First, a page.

According to Stephen Nolan, the growth of the network demonstrates "the great interest of the financial world in creating instruments that allow us to promote sustainable finance and face the challenges of climate change". "Sustainability was previously seen as something that the environmental groups defended, but now it has already entered the financial markets. It is not about philanthropy or Corporate Social Responsibility, we are looking at new business opportunities where investors can get a good return. But not at any price. It is not about investments that seek purely economic benefits, sustainable finance or "green finance" must be based on social criteria and help projects in favor of the decarbonization of industry, the reduction of emissions or the use of efficient technology in the use of natural resources". Some objectives that Nolan believes can only be achieved with a type of governance based on public-private collaboration between governments and financial institutions.

In this sense, Stephen Nolan, gave as an example the case of Ireland, a small country, but with a lot of experience in the field of finance and which he knows well since he was an advisor to the Government in that area. There, he promoted the organization Sustainable Nation Ireland with the aim of working for public and private organizations to go hand in hand to advance the transition to an increasingly decarbonised economy. For this, the government estimated that 50 billion euros are needed in ten years. So far, the government has committed to put half, in part thanks to the issuance of green bonds through which have already collected 12 billion euros. A fact that, according to Nolan, shows that "there are many ways to collaborate to invest in projects in the field of environment, sustainability or the circular economy. "Clearly, governments can not do it alone because they do not have much money, and therefore, we need private capital". He also gave other examples, such as South Africa's great commitement to renewable energy, China with the electric vehivle industry, or improving the energy efficiency of buildings in many countries.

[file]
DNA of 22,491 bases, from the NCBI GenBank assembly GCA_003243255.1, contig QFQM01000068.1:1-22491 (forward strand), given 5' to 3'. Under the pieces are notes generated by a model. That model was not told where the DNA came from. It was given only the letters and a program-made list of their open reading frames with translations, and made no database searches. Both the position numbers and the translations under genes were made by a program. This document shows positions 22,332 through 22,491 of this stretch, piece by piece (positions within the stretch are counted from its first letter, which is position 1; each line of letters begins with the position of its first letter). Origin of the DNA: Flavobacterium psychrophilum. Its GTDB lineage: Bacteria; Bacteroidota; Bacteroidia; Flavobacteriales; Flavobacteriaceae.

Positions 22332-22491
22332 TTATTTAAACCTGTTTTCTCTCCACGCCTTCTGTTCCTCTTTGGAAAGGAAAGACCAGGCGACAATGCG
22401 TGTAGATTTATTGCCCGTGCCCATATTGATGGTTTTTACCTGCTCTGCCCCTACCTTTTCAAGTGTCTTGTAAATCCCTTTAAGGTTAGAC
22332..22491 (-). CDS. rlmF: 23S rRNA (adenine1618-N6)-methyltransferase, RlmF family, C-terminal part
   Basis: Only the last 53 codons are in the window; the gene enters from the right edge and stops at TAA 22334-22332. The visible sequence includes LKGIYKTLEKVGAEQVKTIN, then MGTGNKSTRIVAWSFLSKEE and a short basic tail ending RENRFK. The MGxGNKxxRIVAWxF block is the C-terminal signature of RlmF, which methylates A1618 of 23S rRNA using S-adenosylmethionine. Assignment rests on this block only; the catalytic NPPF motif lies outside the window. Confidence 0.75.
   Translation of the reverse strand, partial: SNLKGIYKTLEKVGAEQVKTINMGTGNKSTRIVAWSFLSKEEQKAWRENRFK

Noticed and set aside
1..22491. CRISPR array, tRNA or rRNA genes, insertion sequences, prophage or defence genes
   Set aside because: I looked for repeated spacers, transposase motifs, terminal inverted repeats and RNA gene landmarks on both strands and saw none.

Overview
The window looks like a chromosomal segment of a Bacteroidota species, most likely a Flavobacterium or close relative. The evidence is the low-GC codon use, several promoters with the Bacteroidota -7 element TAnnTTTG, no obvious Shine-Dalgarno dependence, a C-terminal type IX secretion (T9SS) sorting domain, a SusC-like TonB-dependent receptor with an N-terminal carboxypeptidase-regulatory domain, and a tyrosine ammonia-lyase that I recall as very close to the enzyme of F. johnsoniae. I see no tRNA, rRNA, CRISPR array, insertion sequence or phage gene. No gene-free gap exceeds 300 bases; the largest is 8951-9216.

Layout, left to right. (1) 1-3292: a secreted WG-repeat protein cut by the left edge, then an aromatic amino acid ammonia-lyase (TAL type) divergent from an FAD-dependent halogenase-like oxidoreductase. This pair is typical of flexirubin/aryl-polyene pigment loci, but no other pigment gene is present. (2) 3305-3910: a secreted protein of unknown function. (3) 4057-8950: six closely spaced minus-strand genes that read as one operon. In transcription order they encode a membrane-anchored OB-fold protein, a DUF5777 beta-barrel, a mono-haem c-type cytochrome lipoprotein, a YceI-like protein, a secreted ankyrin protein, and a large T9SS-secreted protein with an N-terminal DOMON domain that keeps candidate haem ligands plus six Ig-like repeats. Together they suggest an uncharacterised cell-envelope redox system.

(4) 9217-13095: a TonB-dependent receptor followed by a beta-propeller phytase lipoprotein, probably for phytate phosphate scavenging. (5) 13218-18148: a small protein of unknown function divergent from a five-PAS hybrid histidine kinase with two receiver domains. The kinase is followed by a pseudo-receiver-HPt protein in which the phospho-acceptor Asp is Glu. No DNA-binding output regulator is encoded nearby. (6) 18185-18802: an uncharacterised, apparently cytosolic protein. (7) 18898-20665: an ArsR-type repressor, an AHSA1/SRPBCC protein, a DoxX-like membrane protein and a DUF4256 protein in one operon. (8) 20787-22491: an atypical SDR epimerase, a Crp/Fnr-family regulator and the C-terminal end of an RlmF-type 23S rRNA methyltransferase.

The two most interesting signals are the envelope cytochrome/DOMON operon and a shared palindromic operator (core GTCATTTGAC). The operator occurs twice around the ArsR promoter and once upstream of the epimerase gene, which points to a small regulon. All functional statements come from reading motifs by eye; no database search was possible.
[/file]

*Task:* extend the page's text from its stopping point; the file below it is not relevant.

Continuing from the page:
"Sustainable finance is essential in climate action, but now our challenge is to reach out to small businesses and retail investors, and stimulate the creation of projects to invest that capital, and in that, governments can help by creating favorable regulatory frameworks", concluded Stephen Nolan. Another pending issue is the need to create a taxonomy that defines what is green and what is not, to unify standard criteria that serve all.

For his part, Antoni Ballabriga, global head of responsible business of BBVA, highlighted the five major factors that he believes have made the sustainable finance sector change rapidly in a few years, and that open new challenges and opportunities. These factors, he said, are the global agenda and the Paris Agreements; the market, which increasingly demands different financial solutions; investors, who prioritize environmental strategies; the increasing pressure of the regulatory world; and finally, technology, which allows us to make a leap forward in democratization and access to new funds and projects".